When Less is More
Q1 | April 2019
April 8, 2019
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When Less is More
Q1 | April 2019
The Canadian Bankers Association’s latest bi-annual survey highlights how consumers’ desire for choice and convenience is driving the adoption of new banking technologies. One line in the CBA’s summary resonated especially with me: “What they want is access to banking services 24 hours a day, in real-time, from anywhere in the world, on a reliable and secure network.” Banks clearly have a big job to live up to their customers’ demands!
This got me to thinking. What about the demands and needs of investment management clients generally, and Nexus’s clients in particular? With the benefit of 2-years’ experience with our own on-line reporting portal, are the design principles underpinning it still valid? They included:
- Ease of access and flexibility
- Consistency with Nexus’s existing (quarterly) reporting to clients
- Delivery of the custodian’s monthly account statements and annual tax reporting
- Suitability for clients and/or their professional service providers (e.g., tax preparers)
For now, the verdict is “all still valid”. But a pass/fail scale (or, in this case, a “still valid”/”no longer valid” scale) isn’t an especially tough standard to meet.
Financial services firms are in a technology arms race – with each other and against their clients’ rising expectations. With this as backdrop, it’s a legitimate question how a discretionary investment management firm like Nexus should be harnessing technology to provide more choice and convenience to clients.
One obvious – and tempting – answer is to capitalize on the ease of access principle noted above by providing more detailed and more frequent information. After all, banks provide fresh data daily, including customers’ most recent deposits, withdrawals and credit card transactions, along with up-to-date account balances. Discount brokers and other trading businesses provide up-to-the-minute securities prices and portfolio values. Surely more information is better, no?
When it comes to managing portfolios for long-term success, “not necessarily” is the answer. Indeed, paraphrasing the modernist architect, Ludwig Mies van der Rohe, “less may be more”.
Short-term fluctuations in securities prices are virtually random, depending on whether the news at any given moment is better or worse than it was a moment before. It follows, then, that a portfolio of stocks is equally likely to fall as to rise. Reproduced here is a chart from our November 2014 presentation showing the likelihood of an all-equities portfolio having increased in value after various periods of time.(1) Perhaps surprisingly, it’s a virtual toss-up for periods of a month or shorter, but an extraordinarily high probability for periods of 10 years or more.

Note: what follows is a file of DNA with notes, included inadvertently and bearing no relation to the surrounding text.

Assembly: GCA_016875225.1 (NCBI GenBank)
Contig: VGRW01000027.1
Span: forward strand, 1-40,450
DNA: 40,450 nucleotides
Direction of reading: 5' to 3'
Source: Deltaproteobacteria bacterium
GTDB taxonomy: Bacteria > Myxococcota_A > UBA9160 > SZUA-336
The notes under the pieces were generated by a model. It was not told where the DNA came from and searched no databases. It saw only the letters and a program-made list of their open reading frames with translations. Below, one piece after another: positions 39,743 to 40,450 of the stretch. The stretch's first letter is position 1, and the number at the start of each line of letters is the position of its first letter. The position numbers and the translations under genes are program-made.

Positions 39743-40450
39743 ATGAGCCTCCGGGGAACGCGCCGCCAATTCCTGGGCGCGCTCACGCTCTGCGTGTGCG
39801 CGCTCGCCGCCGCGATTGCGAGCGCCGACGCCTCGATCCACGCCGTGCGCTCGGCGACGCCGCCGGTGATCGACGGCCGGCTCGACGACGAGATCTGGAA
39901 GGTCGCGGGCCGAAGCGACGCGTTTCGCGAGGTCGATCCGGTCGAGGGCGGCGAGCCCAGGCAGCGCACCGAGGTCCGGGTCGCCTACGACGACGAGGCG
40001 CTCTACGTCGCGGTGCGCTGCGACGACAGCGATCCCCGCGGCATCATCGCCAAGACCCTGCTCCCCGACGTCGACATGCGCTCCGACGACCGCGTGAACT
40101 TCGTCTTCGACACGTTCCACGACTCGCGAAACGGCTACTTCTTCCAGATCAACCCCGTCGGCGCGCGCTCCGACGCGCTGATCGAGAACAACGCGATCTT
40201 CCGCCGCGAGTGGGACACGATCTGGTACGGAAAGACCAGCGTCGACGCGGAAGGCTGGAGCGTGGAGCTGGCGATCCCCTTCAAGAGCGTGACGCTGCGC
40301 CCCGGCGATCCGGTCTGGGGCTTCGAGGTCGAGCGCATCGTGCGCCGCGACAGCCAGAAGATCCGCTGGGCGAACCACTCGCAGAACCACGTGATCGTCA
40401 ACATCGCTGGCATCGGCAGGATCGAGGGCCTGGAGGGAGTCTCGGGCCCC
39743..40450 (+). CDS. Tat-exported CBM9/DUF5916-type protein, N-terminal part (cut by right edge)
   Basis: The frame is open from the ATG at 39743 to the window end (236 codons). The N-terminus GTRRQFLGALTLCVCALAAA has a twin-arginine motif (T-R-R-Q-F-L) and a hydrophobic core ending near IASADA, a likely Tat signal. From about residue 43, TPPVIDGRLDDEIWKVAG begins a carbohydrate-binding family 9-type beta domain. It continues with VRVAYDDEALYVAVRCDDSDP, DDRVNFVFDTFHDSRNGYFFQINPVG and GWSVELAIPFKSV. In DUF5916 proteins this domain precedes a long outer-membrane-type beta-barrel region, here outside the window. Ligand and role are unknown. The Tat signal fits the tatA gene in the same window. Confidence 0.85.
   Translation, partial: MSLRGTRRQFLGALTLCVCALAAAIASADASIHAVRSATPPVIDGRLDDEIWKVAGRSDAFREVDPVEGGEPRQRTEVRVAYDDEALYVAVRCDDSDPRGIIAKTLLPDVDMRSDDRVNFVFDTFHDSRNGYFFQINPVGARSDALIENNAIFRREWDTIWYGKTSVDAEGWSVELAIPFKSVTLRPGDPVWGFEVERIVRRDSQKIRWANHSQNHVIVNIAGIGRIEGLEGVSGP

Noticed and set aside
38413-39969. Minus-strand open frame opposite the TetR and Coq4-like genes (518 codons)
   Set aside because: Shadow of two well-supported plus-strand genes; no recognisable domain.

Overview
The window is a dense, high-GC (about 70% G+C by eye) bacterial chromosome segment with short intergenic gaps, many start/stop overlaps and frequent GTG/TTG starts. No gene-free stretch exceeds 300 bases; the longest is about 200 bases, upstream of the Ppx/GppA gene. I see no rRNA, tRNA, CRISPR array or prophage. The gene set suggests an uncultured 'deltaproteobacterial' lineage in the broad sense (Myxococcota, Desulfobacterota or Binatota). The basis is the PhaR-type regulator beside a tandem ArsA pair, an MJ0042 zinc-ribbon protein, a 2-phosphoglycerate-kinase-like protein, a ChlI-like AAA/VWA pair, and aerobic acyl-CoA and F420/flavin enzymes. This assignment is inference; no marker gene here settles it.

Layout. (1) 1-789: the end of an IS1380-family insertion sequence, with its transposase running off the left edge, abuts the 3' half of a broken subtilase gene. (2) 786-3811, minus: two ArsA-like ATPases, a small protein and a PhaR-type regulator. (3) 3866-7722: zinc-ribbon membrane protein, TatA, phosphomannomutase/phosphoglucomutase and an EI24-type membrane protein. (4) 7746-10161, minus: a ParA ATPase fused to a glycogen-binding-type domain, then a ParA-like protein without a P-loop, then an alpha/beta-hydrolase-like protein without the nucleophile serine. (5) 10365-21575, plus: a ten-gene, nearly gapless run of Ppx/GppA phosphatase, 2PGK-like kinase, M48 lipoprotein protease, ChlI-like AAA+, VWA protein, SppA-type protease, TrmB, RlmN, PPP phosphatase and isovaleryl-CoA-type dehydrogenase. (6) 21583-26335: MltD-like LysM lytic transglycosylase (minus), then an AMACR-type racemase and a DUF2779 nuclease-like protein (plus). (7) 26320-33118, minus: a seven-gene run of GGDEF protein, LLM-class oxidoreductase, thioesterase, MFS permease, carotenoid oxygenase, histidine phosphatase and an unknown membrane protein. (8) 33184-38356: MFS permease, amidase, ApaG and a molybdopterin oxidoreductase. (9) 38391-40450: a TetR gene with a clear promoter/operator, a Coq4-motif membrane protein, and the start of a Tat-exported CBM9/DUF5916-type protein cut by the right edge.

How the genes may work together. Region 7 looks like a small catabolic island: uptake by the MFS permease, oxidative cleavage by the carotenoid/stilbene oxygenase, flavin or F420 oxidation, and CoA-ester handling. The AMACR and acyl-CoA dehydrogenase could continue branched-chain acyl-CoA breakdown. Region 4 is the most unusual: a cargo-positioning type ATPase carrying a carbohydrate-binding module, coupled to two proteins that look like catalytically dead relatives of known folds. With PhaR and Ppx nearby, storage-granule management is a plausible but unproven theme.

The historical evidence suggests there is almost nothing to be gleaned from frequent checking of portfolio values. More importantly, however, there is a potential behavioural impact from the effect of the random fluctuations on an investor’s state of mind.
It’s not hard to imagine how owners react to fluctuations in the value of their portfolios. Most would regret a decline, and delight in an increase. Given the probabilities described above, a portfolio owner who checked his or her portfolio value more often than monthly would be nearly equally likely to experience regret as happiness.
Now introduce into the mix the well documented psychological phenomenon that human beings feel the pain of loss approximately twice as strongly as the joy of gain. You can see where this might lead. Doesn’t this combination – frequent portfolio checking, a 50/50 chance of loss, and a double-weighting of emotional impact – expose the portfolio owner to an avoidable risk of unwarranted overreaction to a decline in their portfolio? A risk that can be reduced simply by checking their portfolio value less frequently?
If this is true, it’s fair to question how well an investment manager is meeting client needs by using technology to sharply increase the frequency of portfolio valuation information. Perhaps more is not more. Maybe Mies van der Rohe was right. Maybe “less is more”.
“Hold on!”, you say. “That just sounds like an investment manager rationalizing how to avoid hand-holding clients when times are tough. Moreover, carried to its logical conclusion, doesn’t this line of reasoning justify no reporting of returns and portfolio values at all?” Unfettered, yes. But an investment manager, like any service provider, must serve clients – by delivering results, being accountable, and providing value for money.
So, it’s a balancing act: between doing right by clients and serving them. In our view, monthly or quarterly reporting strikes that balance.
(1) Source: Michael J. Mauboussin, More Than You Know, Columbia University Press, 2006.